[t b] changes the [what~] 0 index to a bang, and that then triggers the [int] which is storing the set midi note, the midi note number is sent out of [i] when it receives the bang and tells [makenote] to make a note with that midi note value. [makenote] makes the note (LoL) and sends it into [noteout] which sends it back into Ableton Live.



Ratchet (right-side of MFL Device)

Ok, this ratchet section is a doozy to explain. Hopefully, the numbers help.

1) is [r~ ---main-sync] this is just a ‘copy’ of our main phasor that is synced to Ableton Live’s transport; I use a receive here so I can get rid of a number of patch cables being drawn across the device. This runs into a [what~ @syncupdate 1], doing the same as the beat section. It receives a list of cross-points from the [multislider] from which it will generate 1-sample pulses each time the phasor ramp crosses each point from the incoming list. The three dashes — at the beginning of ---main-sync switches to a unique number i.e. 004main-sync on instantiation. This ensures that you can have multiple copies of Lil Ratchet Doodad in multiple tracks running at different rates.

2) [+=~] is a signal accumulator, it just counts by 1 each time it receives a pulse from [what~] it sends the count into [%]

3) [%] modulo which divides two signals and outputs the remainder. In this case, it gives us a count from 0 to 2 (0, 1, 2) over-and-over in sync with the incoming pulses from [what~]

4) we add 1 [+~ 1] so that our count is 1, 2, 3

5) This count runs into [selector~] which sequences between the second, third, and fourth inlets. When the 2nd inlet is open the ratchet is passed through as set by the [multislider] when the 3rd inlet is open the output from the [subdiv~] is passed to the outlet of [selector~] and when the 4th inlet of [selector~] is open, nothing passed out the output, aka this is a skip/mute.

[selector~] also has a new Max 8.3 attribute set @ramp 50 This adds a 50ms crossfade between the opening and closing of each of the inlets, an excellent way to ensure clickless switching.

6) Like with the beat side, [sel 0 3] is taking the index output from [what~] by only selecting and sending triggers out for 0 & 3 we are only producing bangs 25% of the time for each phasor~ ramp and only for crossing points 1 and 3 from the list (index points 0 & 2)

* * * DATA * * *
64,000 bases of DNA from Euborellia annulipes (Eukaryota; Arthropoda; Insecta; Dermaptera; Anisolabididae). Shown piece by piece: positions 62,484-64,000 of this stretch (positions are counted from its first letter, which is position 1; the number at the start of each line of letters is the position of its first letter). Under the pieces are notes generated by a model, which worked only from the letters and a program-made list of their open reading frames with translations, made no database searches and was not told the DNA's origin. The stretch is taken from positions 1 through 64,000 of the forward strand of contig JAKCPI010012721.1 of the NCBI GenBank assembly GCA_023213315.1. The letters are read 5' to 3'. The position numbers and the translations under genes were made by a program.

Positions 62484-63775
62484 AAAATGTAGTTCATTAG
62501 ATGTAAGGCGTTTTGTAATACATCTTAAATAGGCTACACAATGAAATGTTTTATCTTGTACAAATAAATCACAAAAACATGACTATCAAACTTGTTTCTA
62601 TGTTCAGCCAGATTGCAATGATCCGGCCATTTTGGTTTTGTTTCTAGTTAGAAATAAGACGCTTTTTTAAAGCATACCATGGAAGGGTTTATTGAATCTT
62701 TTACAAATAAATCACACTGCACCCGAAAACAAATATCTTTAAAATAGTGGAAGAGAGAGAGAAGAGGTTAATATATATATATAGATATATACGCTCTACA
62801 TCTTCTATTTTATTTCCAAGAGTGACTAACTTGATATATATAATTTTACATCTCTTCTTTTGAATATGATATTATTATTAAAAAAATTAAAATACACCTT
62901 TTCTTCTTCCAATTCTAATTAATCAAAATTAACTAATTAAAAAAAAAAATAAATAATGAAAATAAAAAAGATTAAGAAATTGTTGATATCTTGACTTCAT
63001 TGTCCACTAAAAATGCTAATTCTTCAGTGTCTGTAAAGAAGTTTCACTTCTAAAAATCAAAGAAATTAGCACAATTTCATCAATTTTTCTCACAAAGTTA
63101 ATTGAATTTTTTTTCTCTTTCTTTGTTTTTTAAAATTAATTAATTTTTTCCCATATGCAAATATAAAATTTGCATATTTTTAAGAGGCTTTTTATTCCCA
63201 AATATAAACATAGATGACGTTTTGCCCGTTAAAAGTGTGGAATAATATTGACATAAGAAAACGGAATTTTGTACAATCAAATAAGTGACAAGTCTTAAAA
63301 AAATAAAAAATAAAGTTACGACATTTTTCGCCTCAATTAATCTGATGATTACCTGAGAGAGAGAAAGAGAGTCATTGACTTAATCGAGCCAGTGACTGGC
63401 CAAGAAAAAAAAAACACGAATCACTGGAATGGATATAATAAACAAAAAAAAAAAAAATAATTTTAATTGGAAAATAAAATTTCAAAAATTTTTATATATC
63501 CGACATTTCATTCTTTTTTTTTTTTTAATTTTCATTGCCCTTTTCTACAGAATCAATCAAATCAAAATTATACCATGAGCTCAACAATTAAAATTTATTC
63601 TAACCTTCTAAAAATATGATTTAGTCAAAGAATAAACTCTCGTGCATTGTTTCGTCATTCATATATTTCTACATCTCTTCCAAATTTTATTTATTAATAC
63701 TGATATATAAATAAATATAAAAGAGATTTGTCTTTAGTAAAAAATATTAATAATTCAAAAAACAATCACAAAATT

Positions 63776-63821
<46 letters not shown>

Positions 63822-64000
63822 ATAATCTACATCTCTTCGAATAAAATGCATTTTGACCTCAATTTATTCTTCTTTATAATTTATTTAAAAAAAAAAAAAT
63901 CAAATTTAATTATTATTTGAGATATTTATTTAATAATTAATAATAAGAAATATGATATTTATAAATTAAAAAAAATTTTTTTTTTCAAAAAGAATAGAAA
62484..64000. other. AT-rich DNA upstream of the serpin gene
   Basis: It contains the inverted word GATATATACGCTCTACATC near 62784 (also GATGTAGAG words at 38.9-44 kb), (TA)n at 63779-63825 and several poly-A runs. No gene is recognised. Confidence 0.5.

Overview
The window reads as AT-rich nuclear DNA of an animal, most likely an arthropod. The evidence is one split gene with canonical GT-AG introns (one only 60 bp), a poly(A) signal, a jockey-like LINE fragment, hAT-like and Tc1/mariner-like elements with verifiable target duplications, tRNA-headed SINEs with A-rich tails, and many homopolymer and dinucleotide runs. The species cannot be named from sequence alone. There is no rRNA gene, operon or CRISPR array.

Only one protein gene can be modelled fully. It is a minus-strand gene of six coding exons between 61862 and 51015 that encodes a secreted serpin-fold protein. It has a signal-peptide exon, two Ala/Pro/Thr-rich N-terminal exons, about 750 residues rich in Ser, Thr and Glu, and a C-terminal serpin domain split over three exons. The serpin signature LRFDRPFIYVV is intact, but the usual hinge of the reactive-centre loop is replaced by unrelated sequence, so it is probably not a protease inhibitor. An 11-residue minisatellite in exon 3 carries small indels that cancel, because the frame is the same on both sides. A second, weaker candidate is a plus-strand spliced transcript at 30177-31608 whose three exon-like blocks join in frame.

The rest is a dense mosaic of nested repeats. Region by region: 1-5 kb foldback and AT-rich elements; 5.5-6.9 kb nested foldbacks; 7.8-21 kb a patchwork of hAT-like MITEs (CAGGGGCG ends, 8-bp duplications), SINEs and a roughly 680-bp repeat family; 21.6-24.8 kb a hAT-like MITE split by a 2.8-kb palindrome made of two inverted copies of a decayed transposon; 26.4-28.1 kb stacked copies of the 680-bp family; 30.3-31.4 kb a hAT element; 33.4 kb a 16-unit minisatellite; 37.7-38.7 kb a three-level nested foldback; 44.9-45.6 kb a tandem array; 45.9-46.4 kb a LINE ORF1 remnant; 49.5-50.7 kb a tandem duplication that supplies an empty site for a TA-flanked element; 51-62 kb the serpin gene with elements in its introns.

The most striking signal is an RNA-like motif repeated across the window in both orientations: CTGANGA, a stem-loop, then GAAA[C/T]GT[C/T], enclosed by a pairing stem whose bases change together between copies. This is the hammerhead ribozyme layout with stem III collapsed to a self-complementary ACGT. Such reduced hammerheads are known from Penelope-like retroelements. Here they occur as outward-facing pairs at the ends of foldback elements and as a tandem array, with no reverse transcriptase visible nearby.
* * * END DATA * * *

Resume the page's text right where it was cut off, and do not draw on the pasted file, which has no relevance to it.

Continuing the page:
7) Then with the trigger bangs from [sel 0 3], we generate a number between 0 & 14 with [random 15]

8) With [+ 1] we add 1 to the random number coming out of [random 15]

9) [subdiv~] a new object to Max 8.3 that can perfectly sync and subdivide an incoming phasor~, this [subdiv~] is receiving the main synced phasor~. The random input from (8) is subdividing the incoming synced phasor by different random amounts.

10) We have [Sync-on / Sync-off] button set to decide if we want these random subdivisions to happen immediately when the number if received into [subdiv~] or to wait until subdiv~ reaches zero before updating and subdividing by the new number. We also have a probability percentage we can set deciding whether to play the subdivided ramp (ratchet) or skip it.


These all run into a three-note-making setting via [what~]‘s that just translates the ratchet pulses into trigger bangs in order to fire off notes the same way at the beat section.






For this device to work, you need to be using Max 8.3 or greater. You will need to ensure that your Ableton Live copy is set to use Max 8.3 and not the bundled version.

Download the latest version of Max Here

Once installed, go to your Ableton Live preferences and point Live to the new version of Max installed. Restart Live, and you will be able to open this Live set and use Lil Ratchet Doodad.

Ableton Instructions Here